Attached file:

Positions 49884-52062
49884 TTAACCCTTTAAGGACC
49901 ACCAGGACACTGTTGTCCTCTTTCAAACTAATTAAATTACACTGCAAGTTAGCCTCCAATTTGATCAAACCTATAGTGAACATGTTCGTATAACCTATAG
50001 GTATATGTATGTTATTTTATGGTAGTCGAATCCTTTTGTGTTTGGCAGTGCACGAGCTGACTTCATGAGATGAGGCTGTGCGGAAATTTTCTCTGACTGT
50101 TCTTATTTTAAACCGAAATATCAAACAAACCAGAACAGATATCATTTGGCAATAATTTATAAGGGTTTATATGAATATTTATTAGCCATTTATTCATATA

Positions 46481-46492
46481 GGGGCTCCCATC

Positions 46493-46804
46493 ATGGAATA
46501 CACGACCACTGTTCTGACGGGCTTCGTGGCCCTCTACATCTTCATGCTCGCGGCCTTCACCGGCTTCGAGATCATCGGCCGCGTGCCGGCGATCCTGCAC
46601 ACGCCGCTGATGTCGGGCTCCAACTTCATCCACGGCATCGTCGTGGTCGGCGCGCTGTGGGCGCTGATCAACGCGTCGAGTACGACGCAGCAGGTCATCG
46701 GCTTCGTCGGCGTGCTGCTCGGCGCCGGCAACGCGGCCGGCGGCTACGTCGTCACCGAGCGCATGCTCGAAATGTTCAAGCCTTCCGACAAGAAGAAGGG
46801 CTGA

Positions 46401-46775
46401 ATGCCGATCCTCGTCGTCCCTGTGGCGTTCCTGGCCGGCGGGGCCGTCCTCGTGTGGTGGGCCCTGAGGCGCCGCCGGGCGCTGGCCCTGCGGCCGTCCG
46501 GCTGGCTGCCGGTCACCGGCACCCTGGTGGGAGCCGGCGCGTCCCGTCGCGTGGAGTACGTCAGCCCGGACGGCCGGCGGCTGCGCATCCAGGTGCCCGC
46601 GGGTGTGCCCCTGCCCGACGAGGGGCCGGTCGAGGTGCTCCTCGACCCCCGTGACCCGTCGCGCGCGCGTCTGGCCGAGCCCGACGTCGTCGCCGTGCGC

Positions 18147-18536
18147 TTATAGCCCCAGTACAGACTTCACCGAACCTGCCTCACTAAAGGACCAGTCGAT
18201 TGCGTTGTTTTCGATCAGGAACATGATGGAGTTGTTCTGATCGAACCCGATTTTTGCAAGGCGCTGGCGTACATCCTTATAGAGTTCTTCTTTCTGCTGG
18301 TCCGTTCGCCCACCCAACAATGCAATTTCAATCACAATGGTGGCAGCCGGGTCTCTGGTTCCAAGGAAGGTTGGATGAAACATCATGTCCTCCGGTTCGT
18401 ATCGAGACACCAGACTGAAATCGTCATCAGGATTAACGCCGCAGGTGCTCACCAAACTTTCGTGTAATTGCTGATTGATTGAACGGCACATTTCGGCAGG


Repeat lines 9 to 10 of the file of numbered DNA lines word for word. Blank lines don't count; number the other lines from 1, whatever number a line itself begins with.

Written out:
46493 ATGGAATA
46501 CACGACCACTGTTCTGACGGGCTTCGTGGCCCTCTACATCTTCATGCTCGCGGCCTTCACCGGCTTCGAGATCATCGGCCGCGTGCCGGCGATCCTGCAC